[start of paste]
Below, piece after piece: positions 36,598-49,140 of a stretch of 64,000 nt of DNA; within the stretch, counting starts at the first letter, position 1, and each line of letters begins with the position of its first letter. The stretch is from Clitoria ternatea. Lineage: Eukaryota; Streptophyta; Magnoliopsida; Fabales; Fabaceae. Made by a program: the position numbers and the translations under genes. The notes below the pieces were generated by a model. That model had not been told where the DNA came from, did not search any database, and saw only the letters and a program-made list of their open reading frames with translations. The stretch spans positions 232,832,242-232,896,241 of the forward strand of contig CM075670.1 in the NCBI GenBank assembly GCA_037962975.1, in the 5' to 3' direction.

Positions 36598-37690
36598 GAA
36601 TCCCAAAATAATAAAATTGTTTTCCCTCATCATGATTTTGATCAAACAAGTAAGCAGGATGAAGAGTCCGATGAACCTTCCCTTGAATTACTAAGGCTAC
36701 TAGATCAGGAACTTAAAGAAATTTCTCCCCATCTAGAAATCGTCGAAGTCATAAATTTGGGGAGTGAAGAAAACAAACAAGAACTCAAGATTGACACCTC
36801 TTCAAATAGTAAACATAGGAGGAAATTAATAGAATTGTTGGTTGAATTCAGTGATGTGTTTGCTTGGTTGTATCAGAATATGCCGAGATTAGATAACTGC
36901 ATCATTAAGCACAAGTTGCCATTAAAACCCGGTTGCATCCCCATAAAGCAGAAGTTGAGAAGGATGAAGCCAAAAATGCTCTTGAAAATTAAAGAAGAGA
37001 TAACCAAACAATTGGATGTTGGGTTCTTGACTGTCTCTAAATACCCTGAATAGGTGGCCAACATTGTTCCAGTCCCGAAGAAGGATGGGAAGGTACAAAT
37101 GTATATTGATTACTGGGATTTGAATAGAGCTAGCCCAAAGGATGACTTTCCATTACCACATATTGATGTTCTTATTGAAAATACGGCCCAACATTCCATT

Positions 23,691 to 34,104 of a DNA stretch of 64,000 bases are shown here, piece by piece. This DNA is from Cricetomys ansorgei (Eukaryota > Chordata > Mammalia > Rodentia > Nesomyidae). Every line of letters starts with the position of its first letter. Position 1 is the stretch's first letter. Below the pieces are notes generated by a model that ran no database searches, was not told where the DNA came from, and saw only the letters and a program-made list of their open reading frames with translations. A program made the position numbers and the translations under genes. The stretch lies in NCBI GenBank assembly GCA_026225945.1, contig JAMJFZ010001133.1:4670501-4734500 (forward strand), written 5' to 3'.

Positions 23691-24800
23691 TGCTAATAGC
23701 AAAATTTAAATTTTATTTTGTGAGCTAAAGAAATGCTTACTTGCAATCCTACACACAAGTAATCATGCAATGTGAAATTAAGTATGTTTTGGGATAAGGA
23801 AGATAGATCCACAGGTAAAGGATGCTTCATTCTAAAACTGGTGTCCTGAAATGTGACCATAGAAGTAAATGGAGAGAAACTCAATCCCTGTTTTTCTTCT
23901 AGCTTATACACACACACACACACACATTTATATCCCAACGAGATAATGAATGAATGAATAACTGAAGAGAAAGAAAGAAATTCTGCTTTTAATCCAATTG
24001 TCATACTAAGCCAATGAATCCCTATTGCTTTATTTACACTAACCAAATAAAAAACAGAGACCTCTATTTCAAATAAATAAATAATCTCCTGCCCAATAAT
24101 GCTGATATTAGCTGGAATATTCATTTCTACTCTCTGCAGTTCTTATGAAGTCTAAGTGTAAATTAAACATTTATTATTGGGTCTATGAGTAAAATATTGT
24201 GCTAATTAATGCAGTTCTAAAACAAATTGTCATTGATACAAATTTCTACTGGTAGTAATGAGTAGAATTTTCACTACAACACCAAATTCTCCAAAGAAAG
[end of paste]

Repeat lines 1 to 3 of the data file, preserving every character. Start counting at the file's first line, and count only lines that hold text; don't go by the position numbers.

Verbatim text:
Below, piece after piece: positions 36,598-49,140 of a stretch of 64,000 nt of DNA; within the stretch, counting starts at the first letter, position 1, and each line of letters begins with the position of its first letter. The stretch is from Clitoria ternatea. Lineage: Eukaryota; Streptophyta; Magnoliopsida; Fabales; Fabaceae. Made by a program: the position numbers and the translations under genes. The notes below the pieces were generated by a model. That model had not been told where the DNA came from, did not search any database, and saw only the letters and a program-made list of their open reading frames with translations. The stretch spans positions 232,832,242-232,896,241 of the forward strand of contig CM075670.1 in the NCBI GenBank assembly GCA_037962975.1, in the 5' to 3' direction.

Positions 36598-37690
36598 GAA